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L'Anatolia occidentale nel medio regno ittita.

By STEFANO DE MARTINO. Eothen. Collana di studi sulle civilta dell'Oriente antico, vol. 5. Florence: IL VANTAGIO EDITORE, 1996. Pp. 123.

Hittitologists have long made good use of the prologue to the Telipinu Proclamation to establish the framework for reconstructions of Old Hittite history, and we have enjoyed an ever-increasing number of narrative sources (royal annals, introductions to treaties, hieroglyphic display inscriptions, etc.) on which to base our accounts of the Empire. In contrast, only a few documents provide information on the Middle Hittite period (fifteenth and early fourteenth centuries B.C.E.), and many of these have come to us in very poor condition. In addition, until about twenty-five years ago, texts originally composed during the reigns of the Middle Hittite kings Tudhaliya I and lI and Arnuwanda I were misattributed to their late successors Tudhaliya IV and Arnuwanda III. Consequently, Middle Hittite times, in which the foundations for imperial expansion were laid, remain the least understood epoch of the history of Hatti.

Interestingly enough, the first primary evidence concerning the Hittites to become available to modern scholarship pertains precisely to the latter years of this period: copies of letters (in Hittite!) exchanged by Amenophis III and Tarhuntaradu of Arzawa in southwestern Anatolia, which were discovered among the Amarna correspondence and initially published in 1889-90 (EA 31 = VBoT 1 and EA 32 = VBoT2). In the first of these letters the Egyptian remarks that "the land of Hattusa is shattered(??)," and requests that his correspondent send him exotic Kaskaean slaves. Since this people dwelt in north-central Anatolia between Hattusa and the Black Sea, Tarhuntaradu might be expected to have access to them only if the Hittite state was in decline. And indeed, we now know that the Middle Hittite period witnessed a struggle between Hatti and Arzawa for the domination of the peninsula of Asia Minor, a conflict which was ultimately resolved only with the conquest and dismemberment of Arzawa by Mursili II in the late fourteenth century.

The work under review is devoted to the elucidation of the early course of this contest. Within its short compass the author presents a concise and persuasive synthesis of the evidence available from both contemporary and later Hittite documents. Building on a suggestion of M. Forlanini, de Martino (pp. 63-68) makes a convincing case that the hitherto-unidentified Huhazalma of CTH 28 was a king of Arzawa, and that he ruled between the reigns of Kupanta-Kurunta and Tarhuntaradu. The discussion here of the "indictment of Madduwatta" (CTH 147) (pp. 47-62) is in my opinion the best section of the book. The author makes excellent sense of the career of the untrustworthy Hittite vassal, demonstrating how his activities as a double-dealing ruler of a buffer state are to be interpreted within the larger context of the conflict between Hatti and Arzawa. Any future reconstruction of Middle Hittite history will certainly have to take this and other results of de Martino's study into account.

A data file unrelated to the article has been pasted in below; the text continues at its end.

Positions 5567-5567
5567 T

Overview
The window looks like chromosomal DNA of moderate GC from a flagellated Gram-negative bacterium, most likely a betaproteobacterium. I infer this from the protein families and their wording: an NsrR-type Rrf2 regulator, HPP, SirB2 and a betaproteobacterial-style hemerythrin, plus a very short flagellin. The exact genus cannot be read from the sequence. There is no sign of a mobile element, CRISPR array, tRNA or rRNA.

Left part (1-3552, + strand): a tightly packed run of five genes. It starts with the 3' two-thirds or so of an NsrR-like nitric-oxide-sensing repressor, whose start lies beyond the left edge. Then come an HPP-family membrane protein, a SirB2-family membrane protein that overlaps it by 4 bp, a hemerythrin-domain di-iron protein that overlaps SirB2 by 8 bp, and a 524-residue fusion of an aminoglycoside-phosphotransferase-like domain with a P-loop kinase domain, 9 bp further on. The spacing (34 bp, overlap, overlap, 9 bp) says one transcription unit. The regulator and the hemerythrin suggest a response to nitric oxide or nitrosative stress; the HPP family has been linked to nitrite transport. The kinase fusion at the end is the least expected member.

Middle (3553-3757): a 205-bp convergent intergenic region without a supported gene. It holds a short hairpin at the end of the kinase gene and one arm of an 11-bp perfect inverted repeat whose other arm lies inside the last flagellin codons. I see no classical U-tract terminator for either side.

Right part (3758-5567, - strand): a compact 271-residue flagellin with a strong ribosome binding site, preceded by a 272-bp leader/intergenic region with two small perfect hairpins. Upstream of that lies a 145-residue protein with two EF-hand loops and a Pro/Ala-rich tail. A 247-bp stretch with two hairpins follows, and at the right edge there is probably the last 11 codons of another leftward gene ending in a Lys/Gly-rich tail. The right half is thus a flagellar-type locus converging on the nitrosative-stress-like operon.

The volume includes a select bibliography, a map illustrating the author's conception of the geography of western Anatolia, and indices of passages treated and of proper names. I conclude with a few technical comments and corrections:

P. 13, n. 32. No. 8.B among the manuscripts should be KUB 23.65.

P. 27. The copy of KBo 5.13 confirms the presence of a Personenkeil before Du-ut-ha-li-ya in i 29[prime].

P. 54. On Hittite Attarimma [greater than] Lycian Trmmili, see already H. Eichner, "Etymologische Beitrage der Trilingue vom Letoon bei Xantos," Or 52 (1983): 65-66.

P. 57, n. 257. KBo 32.202 rev. 14[prime]: . . . nasta UD.7.KAM pa?-iz?-zi; rev. 14[prime]: [. . . B]E-LI-YA . . .

P. 70. KBo 16.47 rev. 23[prime]: [. . . nu URUHattusas-s]a! linkiyaz . . . (cf. obv. 14[prime]); rev. 34[prime]: [. . . p]f-i-e-ez-zi, "he will send."

Pp. 76-78. KUB 26.29 + KUB 31.55 obv. 6: . . . mPar-ku-sar [. . .] (so copy); obv. 12-13: [nu-us-ma-ag ku-it?] memiskimi nu apat istamaskatten nu = za ANA dUTUSI / [. . . LU.MESsar-di-]uus esten, "Listen to [what] I tell [you], and be [. . . hel]pers for My Majesty!" - cf. KBo 8.37 (MH/NS) rev. 10[prime]: [LU]MESsar-tee-es estu (sic!) [. . .]; obv. 20: [. . . te-li-]pu-u-ri-ma . . .; obv. 26: [. . . K]UR-SU . . .; obv. 28: [. . . IS-T]U? KUR URUHat-ti . . .

GARY BECKMAN UNIVERSITY OF MICHIGAN
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Title Annotation:Review
Author:Beckman, Gary
Publication:The Journal of the American Oriental Society
Article Type:Book Review
Date:Oct 1, 1998
Words:705
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